Article  Google Scholar 

  11. Tan Y, Zhang ST, Wei JW et al (2019) A radiomics nomogram may improve the prediction of idh genotype for astrocytoma before surgery. Eur Radiol 29:3325–3337

    Article  Google Scholar 

  12. Yin P, Mao N, Liu X et al (2020) Can clinical radiomics nomogram based on 3d multiparametric mri features and clinical characteristics estimate early recurrence of pelvic chondrosarcoma? J Magn Reson Imaging 51:435–445

    Article  Google Scholar 

  13. Zhang X, Sun H, Xu J (2013) CT findings of esophageal varices in patients with cirrhosis and portal hypertension predict the risk of first upper gastrointestinal bleeding. Chin J Clin (Electron Edn) 7:122–123

    Google Scholar 

  14. Xin H, Zhongkui H, Long Liling, et al (2012) Clinical application of multi-slice spiral CT portal vein imaging in liver cirrhosis with esophageal varices. J Pract Radiol 28:1707–1711

    Google Scholar 

  15. Kawano Y, Sasaki A, Kai S et al (2008) Short- and long-term outcomes after hepatic resection for hepatocellular carcinoma with concomitant esophageal varices in patients with cirrhosis. Ann Surg Oncol 15:1670–1676

    Article  Google Scholar 

  16. Dahong D (2000) Trial scheme of endoscopic diagnosis and treatment of esophageal and gastric varices. Chin J Digest Endoscopy 17:198–199

    Google Scholar 

  17. Kishimoto R, Chen M, Ogawa H, Wakabayashi MN, Kogutt MS (1998) esophageal varices: evaluation with transabdominal us. Radiology 206:647–650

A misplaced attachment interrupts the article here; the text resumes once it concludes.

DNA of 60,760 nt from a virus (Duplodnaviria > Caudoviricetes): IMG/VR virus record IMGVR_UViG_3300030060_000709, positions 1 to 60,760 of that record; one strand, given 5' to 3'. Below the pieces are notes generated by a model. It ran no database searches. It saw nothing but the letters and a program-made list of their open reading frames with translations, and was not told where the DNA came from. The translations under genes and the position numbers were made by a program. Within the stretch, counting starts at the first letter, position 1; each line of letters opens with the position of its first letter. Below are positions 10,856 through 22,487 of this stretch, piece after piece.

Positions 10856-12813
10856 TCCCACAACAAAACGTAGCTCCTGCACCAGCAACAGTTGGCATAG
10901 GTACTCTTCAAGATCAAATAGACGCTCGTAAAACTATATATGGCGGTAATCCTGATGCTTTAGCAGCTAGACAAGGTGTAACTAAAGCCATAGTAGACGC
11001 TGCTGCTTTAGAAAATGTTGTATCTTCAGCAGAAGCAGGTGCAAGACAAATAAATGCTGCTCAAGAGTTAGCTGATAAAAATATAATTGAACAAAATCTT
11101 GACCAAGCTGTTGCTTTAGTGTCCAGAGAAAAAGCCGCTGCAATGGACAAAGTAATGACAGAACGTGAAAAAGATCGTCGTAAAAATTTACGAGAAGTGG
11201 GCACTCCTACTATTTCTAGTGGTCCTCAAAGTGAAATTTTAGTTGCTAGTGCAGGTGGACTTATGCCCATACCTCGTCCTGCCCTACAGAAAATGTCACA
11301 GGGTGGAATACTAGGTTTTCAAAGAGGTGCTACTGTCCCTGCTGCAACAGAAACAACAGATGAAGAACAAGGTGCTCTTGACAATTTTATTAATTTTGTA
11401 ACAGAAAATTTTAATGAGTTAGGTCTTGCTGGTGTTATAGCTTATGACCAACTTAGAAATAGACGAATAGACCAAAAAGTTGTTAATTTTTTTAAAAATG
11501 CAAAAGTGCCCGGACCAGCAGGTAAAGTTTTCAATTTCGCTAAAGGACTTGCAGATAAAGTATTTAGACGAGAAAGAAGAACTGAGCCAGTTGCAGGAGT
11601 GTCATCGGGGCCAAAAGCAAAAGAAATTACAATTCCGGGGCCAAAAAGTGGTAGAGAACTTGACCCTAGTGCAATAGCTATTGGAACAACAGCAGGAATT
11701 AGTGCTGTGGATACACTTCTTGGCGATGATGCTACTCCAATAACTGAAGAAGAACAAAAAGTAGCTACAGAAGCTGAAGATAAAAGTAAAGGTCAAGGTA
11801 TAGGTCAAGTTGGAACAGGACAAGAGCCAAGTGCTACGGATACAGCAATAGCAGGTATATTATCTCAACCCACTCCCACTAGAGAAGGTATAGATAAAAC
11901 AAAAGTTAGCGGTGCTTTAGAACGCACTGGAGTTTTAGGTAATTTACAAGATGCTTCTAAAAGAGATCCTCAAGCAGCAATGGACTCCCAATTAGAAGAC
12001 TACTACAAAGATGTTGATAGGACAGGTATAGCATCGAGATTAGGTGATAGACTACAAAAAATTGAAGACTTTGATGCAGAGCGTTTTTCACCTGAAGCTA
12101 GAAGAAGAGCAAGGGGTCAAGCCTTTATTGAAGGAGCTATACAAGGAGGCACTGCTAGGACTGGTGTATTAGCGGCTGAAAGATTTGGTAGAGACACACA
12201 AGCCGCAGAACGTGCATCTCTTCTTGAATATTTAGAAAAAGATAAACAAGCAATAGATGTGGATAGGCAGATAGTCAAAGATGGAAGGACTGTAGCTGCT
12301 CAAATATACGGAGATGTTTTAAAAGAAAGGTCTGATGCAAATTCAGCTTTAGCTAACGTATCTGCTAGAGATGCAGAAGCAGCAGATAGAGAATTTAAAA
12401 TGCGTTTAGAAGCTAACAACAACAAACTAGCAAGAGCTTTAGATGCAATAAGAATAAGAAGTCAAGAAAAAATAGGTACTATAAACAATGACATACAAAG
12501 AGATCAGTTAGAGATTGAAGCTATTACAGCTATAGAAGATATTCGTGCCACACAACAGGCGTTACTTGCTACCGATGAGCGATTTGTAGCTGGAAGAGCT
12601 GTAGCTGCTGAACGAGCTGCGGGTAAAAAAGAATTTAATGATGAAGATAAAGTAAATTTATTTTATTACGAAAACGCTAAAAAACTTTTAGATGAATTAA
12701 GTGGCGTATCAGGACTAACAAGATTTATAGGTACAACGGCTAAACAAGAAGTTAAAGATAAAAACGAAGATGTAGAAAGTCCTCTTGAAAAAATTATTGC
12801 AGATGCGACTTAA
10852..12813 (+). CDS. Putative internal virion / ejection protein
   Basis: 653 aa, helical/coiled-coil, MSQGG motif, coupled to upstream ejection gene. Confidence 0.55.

Article  CAS  Google Scholar 

  18. Liu JB, Miller LS, Feld RI, Barbarevech CA, Needleman L, Goldberg BB (1993) Gastric and esophageal varices: 20-Mhz transnasal endoluminal us. Radiology 187:363–366

    Article  CAS  Google Scholar 

  19. Caletti G, Brocchi E, Baraldini M, Ferrari A, Gibilaro M, Barbara L (1990) Assessment of portal hypertension by endoscopic ultrasonography. Gastrointest Endosc 36:S21–S27

    Article  CAS  Google Scholar 

  20. Pham JT, Kalantari J, Ji C, Chang JH (2020) Quantitative Ct predictors of portal venous intervention in uncontrolled variceal bleeding. AJR Am J Roentgenol 215:1247–1251

    Article  Google Scholar 

  21. Qi X, Berzigotti A, Cardenas A, Sarin SK (2018) Emerging non-invasive approaches for diagnosis and monitoring of portal hypertension. Lancet Gastroenterol Hepatol 3:708–719

    Article  Google Scholar 

  22. Corvino A, Catalano O, Corvino F, Sandomenico F, Petrillo A (2017) Diagnostic performance and confidence of contrast-enhanced ultrasound in the differential diagnosis of cystic and cysticlike liver lesions. AJR Am J Roentgenol 209:W119–W127

  23. Qiu L, Zhang X, Liu D, Qian L, Hu X (2016) Contrast-enhanced ultrasonography diagnostic evaluation of esophageal varices in patients with cirrhosis. Ultrasound Q 32:136–143

    Article  Google Scholar 

  24. Tamano M, Yoneda M, Kojima K et al (2004) Evaluation of esophageal varices using contrast-enhanced coded harmonic ultrasonography. J Gastroenterol Hepatol 19:572–575

    Article  Google Scholar 

  25. Maruyama H, Yokosuka O (2017) Ultrasonography for noninvasive assessment of portal hypertension. Gut Liver 11:464–473

    Article  Google Scholar 

  26. Kim G, Cho YZ, Baik SK, Kim MY, Hong WK, Kwon SO (2015) The accuracy of ultrasonography for the evaluation of portal hypertension in patients with cirrhosis: a systematic review. Korean J Radiol 16:314–324